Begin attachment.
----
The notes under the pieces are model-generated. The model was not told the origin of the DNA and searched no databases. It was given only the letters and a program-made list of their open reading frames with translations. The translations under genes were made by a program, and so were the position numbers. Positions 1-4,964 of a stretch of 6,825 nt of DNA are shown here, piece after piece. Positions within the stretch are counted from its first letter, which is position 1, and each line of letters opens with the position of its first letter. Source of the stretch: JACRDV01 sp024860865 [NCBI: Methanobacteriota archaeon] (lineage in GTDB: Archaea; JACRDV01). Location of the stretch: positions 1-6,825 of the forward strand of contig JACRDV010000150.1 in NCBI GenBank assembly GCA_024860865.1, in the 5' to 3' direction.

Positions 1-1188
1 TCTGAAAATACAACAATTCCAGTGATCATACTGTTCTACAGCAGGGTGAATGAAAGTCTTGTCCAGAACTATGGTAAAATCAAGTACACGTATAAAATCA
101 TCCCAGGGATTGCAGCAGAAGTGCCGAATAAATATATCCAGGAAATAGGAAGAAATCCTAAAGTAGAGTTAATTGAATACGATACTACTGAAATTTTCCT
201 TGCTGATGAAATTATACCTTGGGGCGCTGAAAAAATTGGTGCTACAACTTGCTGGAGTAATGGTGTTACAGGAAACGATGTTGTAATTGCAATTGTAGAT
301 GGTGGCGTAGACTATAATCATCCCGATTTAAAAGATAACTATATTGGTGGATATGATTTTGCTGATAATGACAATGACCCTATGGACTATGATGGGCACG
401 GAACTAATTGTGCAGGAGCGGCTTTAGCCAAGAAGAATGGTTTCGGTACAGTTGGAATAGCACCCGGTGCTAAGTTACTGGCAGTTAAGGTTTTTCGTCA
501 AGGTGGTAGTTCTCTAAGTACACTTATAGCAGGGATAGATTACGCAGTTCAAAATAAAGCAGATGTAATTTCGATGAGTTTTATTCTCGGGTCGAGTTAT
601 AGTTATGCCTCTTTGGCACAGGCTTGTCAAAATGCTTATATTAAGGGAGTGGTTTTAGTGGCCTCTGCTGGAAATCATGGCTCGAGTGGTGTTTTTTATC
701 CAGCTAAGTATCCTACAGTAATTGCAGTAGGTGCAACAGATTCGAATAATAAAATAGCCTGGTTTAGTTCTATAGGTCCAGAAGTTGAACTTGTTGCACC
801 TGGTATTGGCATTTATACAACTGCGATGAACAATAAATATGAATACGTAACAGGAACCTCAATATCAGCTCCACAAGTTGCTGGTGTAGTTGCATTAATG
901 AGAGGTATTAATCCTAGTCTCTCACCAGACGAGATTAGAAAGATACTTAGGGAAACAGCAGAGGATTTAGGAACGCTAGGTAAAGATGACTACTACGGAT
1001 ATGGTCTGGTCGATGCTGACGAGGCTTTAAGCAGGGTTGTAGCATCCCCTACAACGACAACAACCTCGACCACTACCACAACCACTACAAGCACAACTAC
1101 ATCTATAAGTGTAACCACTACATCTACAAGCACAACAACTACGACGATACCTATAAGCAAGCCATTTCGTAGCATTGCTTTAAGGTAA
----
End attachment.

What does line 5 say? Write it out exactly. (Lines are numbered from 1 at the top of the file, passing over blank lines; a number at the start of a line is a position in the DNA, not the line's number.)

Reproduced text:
201 TGCTGATGAAATTATACCTTGGGGCGCTGAAAAAATTGGTGCTACAACTTGCTGGAGTAATGGTGTTACAGGAAACGATGTTGTAATTGCAATTGTAGAT